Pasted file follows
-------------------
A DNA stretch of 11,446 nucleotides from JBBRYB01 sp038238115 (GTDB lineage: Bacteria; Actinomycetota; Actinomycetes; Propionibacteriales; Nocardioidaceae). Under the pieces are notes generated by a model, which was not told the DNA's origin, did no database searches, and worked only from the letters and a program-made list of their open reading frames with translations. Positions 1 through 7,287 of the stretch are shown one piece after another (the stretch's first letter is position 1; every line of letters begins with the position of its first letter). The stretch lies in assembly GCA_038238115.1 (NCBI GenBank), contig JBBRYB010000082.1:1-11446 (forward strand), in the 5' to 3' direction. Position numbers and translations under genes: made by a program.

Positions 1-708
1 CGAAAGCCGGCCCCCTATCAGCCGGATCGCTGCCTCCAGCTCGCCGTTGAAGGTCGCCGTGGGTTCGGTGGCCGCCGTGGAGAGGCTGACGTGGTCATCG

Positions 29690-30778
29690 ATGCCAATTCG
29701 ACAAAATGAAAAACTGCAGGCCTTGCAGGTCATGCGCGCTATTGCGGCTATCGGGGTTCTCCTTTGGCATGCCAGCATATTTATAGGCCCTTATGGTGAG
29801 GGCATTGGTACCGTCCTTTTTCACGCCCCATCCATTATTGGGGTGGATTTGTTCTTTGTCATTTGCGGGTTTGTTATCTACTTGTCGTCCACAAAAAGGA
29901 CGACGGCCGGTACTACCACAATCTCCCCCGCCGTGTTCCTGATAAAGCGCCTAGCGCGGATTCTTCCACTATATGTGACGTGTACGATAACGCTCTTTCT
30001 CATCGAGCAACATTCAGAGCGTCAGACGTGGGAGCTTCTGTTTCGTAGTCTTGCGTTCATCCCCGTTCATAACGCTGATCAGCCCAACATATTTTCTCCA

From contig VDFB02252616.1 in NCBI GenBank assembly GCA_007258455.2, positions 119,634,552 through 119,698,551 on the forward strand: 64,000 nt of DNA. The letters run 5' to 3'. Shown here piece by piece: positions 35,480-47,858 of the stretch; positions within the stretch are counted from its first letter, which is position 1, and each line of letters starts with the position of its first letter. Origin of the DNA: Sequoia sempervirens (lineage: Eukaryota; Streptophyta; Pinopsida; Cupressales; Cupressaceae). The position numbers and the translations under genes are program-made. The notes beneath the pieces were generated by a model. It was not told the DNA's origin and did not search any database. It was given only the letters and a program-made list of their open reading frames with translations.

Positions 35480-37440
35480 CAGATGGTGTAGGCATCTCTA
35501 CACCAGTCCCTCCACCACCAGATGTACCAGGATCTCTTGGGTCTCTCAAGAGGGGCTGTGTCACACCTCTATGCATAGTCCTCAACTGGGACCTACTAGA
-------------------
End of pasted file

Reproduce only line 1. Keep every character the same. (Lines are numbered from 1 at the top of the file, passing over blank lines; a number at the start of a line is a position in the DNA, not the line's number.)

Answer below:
A DNA stretch of 11,446 nucleotides from JBBRYB01 sp038238115 (GTDB lineage: Bacteria; Actinomycetota; Actinomycetes; Propionibacteriales; Nocardioidaceae). Under the pieces are notes generated by a model, which was not told the DNA's origin, did no database searches, and worked only from the letters and a program-made list of their open reading frames with translations. Positions 1 through 7,287 of the stretch are shown one piece after another (the stretch's first letter is position 1; every line of letters begins with the position of its first letter). The stretch lies in assembly GCA_038238115.1 (NCBI GenBank), contig JBBRYB010000082.1:1-11446 (forward strand), in the 5' to 3' direction. Position numbers and translations under genes: made by a program.